“If you’re looking for that 'extra-bit-of-extra,' ballgowns will bring the voluminous drama,” Paige says. “There is something so flirty and fun about layers upon layers of tulle…
the trick is finding one that still feels equal parts manageable and 'twirl-worthy.'”
The column silhouette is typically streamlined and fairly uninterrupted by drastic seamlines. “Not to be confused with a sheath that tends to fit a bit more effortlessly and is lighter in fabrication, the column look is more often seen with a natural waistline and made from fabrications that hold a bit of structure (think: taffeta, brocade, organza, corded lace).”
Photo Courtesy of Jenny Packham;Dress by Jenny Packham
Wedding dresses with an empire waist are perfect for those who love a flowy, boho dress. This silhouette is fitted through the bust and then flows away from the body all the way down.
Another pro? The higher waistline elongates the body, which can make you appear taller.
“Leaving most of the body shape undefined, I love that this silhouette leaves room for the imagination and keeps the focus on the décolletage and smiling face.”
Photo Courtesy of Pnina Tornai;Dress by Pnina Tornai
It’s no wonder why this is a popular wedding dress style (and has been over the years). To-be-weds who want to highlight their figure but also want to be comfortable throughout the night will love this stunning silhouette.
“I to call this a “nice hug and release” because the fit-and-flare is all about highlighting shape…and then some.” The style hugs your bust, waist and hips, and then flares out ever-so-slightly for a pretty and romantic look.
“Depending on the proportions of the seamline, this silhouette can be a nice balance for the bride who wants something form fitting and sexy, but also high voltage and glamorous.”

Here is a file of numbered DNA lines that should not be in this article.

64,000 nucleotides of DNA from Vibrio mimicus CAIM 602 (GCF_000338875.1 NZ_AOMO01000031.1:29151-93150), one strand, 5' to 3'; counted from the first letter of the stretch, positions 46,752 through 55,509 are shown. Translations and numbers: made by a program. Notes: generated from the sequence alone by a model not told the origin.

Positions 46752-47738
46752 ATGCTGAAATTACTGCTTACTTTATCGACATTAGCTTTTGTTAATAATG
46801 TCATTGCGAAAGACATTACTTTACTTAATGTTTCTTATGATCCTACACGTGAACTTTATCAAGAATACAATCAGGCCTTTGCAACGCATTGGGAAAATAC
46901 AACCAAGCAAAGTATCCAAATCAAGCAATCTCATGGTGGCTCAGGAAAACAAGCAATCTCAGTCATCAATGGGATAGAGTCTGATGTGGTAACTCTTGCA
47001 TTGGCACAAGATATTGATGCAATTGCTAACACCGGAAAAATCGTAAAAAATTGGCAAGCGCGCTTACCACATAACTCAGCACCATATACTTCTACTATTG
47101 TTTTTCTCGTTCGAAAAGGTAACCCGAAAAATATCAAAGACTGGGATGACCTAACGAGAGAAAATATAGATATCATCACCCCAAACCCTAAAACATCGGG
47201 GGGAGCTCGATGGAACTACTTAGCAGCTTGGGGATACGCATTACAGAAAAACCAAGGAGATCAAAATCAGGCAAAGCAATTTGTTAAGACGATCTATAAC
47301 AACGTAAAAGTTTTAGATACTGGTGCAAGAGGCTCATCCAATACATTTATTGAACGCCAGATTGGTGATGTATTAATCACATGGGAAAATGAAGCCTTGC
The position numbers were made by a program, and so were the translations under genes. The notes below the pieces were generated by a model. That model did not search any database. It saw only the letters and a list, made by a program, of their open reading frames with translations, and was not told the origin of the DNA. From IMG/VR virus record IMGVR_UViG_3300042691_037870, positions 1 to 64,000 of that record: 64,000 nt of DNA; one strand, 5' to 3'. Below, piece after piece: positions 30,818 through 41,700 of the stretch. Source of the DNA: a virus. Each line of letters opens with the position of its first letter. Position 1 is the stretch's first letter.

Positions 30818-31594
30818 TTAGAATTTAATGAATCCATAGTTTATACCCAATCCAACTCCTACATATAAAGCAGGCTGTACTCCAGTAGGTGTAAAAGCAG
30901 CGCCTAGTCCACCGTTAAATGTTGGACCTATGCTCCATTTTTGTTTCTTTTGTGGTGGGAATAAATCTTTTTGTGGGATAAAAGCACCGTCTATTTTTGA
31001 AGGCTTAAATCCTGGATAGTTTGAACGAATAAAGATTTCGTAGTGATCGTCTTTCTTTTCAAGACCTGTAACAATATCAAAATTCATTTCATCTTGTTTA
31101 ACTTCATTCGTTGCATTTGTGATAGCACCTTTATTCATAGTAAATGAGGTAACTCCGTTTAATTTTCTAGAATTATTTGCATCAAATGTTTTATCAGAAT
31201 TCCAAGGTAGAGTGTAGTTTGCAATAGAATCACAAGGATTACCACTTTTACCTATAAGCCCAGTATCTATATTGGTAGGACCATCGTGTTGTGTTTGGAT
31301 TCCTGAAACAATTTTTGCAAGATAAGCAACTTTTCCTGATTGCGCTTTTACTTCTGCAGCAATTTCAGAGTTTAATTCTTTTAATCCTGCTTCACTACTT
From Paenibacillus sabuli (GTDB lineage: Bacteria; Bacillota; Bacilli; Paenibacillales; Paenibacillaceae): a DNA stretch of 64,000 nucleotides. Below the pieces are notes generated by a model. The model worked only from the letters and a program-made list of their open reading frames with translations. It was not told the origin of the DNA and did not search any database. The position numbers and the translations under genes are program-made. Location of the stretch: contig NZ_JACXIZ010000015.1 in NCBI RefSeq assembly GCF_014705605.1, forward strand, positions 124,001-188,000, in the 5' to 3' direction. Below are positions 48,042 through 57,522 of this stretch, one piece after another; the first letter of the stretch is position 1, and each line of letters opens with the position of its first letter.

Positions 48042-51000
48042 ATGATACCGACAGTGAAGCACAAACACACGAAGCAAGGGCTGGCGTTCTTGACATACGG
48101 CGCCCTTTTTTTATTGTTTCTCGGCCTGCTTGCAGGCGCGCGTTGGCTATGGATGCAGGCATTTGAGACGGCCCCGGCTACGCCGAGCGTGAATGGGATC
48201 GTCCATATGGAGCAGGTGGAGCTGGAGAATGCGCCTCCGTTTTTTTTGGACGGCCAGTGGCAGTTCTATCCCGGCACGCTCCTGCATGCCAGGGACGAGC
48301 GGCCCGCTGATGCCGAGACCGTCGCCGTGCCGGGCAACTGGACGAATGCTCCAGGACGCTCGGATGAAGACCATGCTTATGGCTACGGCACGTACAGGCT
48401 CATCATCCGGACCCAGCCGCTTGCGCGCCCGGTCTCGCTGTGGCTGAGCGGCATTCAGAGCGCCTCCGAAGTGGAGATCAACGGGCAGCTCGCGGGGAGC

If you’re looking for a unique style (or you have a pair of shoes you’re dying to show off), consider a high-low dress.
This cut has an asymmetrical hemline: it’s shorter in the front—generally hitting between your knees and your ankles—and is longer in the back. “This silhouette is charming and feels a wee-bit old-school couture,” Paige says.
“You're going to need a devastatingly fabulous pair of shoes because this look offers a sneaky-peek from the mid-calf down.”
Photo by MARIJKE AERDEN;Jumpsuit by Viktor&Rolf
If a dress just doesn't feel right for you, consider a jumpsuit. “I love a great jumpsuit moment because it’s unassuming, unexpected, and always ready to disco.” This style is a one-piece that has a top and connected long pants.
It’s an alternative to a formal gown that will show off your flirty side.
“Whether it’s a wide-legged pant or a pegged-cigarette-slimmer paired with a plunging neckline or a bustier corset, the jumpsuit is forever playful and ever so accessible.”
Photo Courtesy of Temperley London;Dress by Temperley London
Don’t want to wear a traditional long gown? Rock a midi dress instead. This style hits between the knees and the ankles.
“There is no specific measurement or seamlines, but the idea is to curate a length that compliments your proportion and height.
” The hem length is having a massive moment in bridal fashion, making it perfect for the fashion-forward nearlywed. Dress it up with a fun headpiece, some sparkly jewelry or a pretty veil for an on-trend wedding day look.
Photo by LARA JADE;Dress by Lela Rose
Calling all daring to-be-weds. This wedding dress style hits anywhere above the knee, allowing you to show off your gorgeous legs and have total freedom on the dancefloor.
“Anyone can appreciate a mini moment because it’s fresh, fun, and forever retro in a wedding setting,” Paige says. “I also love to encourage it under a detachable skirt, as it doubles as a second look.
I'm all about multiple looks on your wedding day; especially if you are a style chameleon or having a hard time deciding between two completely different looks.”
Courtesy of Justin Alexander;Pantsuit by Justin Alexander
If you’re going for a formal look but don’t want to wear a gown, a pantsuit is the perfect option. It consists of full-length pants and a matching jacket (or top). Another reason we love this look? Pants are one of the biggest wedding dress trends we’re seeing for 2020.
More of an adventurous to-be-wed? Choose a fun and unconventional wedding dress, a romper. This style is a one-piece garment that has a top and attached shorts. Wear it for your reception or for your whole wedding—it’s your day, after all!